We explore the latest recommendations from two researchers on the Ebola outbreak.
A new Science & Symphony production is premiering at the Grant Park Music Festival. It's a musical and visual journey through the Northern Lights.
After a decades long search, scientists have found a vast reserve of water 400 miles beneath the Earth's surface that could support new theories on how the planet formed.
A team of cave-diving scientists recently announced the discovery of a near-complete skeleton of a teenage girl in an underwater cave on Mexico’s Yucatán Peninsula. Northwestern professor Patricia A. Beddows was a member of the team and joins us to discuss the find.
If you've ever dreamed of leaving our planet to visit otherworldly destinations, it just got a bit easier to do. On May 16, Adler Planetarium is set to open its newest space adventure, “Destination Solar System." Adler President Michelle Larson joins us to talk about the new show, more.
Rocks on Mars, a sleeping spacecraft, and how science can affect this year’s Super Bowl; Rabiah Mayas, Director of Science and Integrated Strategies at the Museum of Science and Industry, joins us with the latest top science news. Read an article.
Scientists at west suburban Fermilab have installed the final piece on a massive particle detector called NOvA that may answer some very big questions. We go deep underground to uncover how the contraption might do that. Read an article.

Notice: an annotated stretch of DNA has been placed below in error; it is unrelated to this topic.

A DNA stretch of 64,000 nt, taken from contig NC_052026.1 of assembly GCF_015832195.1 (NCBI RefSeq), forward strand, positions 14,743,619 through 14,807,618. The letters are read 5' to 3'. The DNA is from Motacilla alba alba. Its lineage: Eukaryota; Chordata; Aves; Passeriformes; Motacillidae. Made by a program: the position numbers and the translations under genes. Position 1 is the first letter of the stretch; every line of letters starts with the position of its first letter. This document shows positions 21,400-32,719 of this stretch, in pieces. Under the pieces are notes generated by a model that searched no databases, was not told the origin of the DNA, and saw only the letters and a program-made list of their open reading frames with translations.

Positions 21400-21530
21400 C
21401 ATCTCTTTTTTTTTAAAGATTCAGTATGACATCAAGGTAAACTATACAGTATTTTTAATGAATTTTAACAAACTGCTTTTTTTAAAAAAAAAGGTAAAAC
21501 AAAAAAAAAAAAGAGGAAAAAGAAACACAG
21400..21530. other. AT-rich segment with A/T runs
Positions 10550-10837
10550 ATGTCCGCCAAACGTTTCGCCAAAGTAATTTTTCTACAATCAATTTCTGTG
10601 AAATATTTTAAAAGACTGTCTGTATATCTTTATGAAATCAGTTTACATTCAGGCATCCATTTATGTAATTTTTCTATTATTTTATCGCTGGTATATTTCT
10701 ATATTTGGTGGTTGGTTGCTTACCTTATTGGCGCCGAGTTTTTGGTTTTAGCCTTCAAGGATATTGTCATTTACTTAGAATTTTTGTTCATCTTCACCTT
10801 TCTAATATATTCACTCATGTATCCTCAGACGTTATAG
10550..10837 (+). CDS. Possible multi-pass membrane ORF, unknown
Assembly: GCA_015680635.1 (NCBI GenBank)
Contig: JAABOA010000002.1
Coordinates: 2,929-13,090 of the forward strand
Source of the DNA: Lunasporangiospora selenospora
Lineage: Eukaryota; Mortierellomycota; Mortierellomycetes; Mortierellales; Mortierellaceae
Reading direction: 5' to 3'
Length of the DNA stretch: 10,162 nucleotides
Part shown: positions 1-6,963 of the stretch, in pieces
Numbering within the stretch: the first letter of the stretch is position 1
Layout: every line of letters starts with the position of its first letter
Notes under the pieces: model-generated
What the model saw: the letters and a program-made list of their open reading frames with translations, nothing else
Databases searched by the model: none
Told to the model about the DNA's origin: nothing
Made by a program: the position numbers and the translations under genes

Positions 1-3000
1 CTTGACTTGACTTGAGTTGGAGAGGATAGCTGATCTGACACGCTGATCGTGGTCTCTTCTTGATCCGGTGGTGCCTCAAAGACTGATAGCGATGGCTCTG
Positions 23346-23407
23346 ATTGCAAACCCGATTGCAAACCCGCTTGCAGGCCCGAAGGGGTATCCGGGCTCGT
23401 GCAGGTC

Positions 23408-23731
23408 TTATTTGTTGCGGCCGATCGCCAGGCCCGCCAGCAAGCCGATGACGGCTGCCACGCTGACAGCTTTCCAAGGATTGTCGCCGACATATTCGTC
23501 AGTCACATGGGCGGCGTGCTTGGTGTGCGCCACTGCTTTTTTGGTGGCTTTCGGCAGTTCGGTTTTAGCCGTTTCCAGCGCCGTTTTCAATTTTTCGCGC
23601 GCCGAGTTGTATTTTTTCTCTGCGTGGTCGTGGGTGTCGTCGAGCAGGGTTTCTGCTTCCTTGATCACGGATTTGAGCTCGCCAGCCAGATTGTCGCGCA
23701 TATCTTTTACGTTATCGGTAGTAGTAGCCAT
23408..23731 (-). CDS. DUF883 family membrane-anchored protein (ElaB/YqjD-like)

Emily Graslie, creator of the “The Brain Scoop” YouTube channel, talks about her recent video addressing sexist comments and the lack of women in the science industry. Watch the video.
The movie Gravity, starring George Clooney and Sandra Bullock, has become a runaway box office hit and critical success. And while it’s been hailed for its groundbreaking technical accomplishments, how realistic is it? We hear from some Adler Planetarium astronomers about what they thought of the scientific aspects of the film. Read an Q & A.
We take you inside a groundbreaking research project that's using science to come up with new ways to fight modern day fires.
Henrietta Lacks died of cervical cancer in 1951. But her cells kept living, starting a scientific revolution and a multi-billion dollar industry. When members of her family found out, they felt angry and exploited. We revisit our recent conversation with the author of a best-selling book about the story.
"NOW YOU SEE IT"
What does a scene of people passing basketballs to each other say about our conscious perceptions? We talk with the Chicago-born author of a new book that suggests radically re-thinking the way we learn and work.